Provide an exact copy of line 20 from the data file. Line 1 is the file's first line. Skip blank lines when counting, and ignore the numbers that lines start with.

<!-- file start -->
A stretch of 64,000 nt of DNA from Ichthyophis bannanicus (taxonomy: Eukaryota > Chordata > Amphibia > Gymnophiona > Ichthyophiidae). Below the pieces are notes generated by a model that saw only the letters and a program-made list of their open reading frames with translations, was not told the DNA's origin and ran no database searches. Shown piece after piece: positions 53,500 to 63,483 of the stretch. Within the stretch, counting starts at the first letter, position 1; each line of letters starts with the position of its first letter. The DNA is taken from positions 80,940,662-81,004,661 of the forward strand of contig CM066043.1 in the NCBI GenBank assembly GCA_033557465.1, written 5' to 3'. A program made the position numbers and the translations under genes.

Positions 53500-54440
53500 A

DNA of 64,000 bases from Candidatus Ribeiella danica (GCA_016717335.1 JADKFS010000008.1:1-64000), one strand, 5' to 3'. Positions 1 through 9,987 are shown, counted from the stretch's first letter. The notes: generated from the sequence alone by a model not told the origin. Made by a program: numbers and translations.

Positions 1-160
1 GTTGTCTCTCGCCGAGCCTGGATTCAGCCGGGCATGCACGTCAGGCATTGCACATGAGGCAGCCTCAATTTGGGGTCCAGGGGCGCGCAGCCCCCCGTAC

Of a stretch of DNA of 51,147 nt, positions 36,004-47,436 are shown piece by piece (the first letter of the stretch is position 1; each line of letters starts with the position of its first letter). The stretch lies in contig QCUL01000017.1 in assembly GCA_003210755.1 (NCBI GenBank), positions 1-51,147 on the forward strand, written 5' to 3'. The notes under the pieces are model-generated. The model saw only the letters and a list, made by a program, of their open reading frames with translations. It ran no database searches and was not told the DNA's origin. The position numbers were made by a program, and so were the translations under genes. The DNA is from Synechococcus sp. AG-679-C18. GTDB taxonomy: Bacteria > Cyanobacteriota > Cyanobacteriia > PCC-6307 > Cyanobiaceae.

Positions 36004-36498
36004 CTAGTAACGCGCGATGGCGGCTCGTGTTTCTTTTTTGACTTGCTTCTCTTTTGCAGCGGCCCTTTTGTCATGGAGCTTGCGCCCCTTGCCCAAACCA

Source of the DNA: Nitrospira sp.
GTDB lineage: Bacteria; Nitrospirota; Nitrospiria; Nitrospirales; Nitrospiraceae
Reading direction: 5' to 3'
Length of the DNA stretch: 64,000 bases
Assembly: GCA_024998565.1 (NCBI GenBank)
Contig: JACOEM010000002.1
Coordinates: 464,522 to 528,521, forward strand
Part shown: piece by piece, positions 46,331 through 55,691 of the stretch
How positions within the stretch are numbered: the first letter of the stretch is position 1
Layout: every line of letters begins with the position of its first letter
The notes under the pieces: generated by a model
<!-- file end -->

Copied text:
The notes under the pieces: generated by a model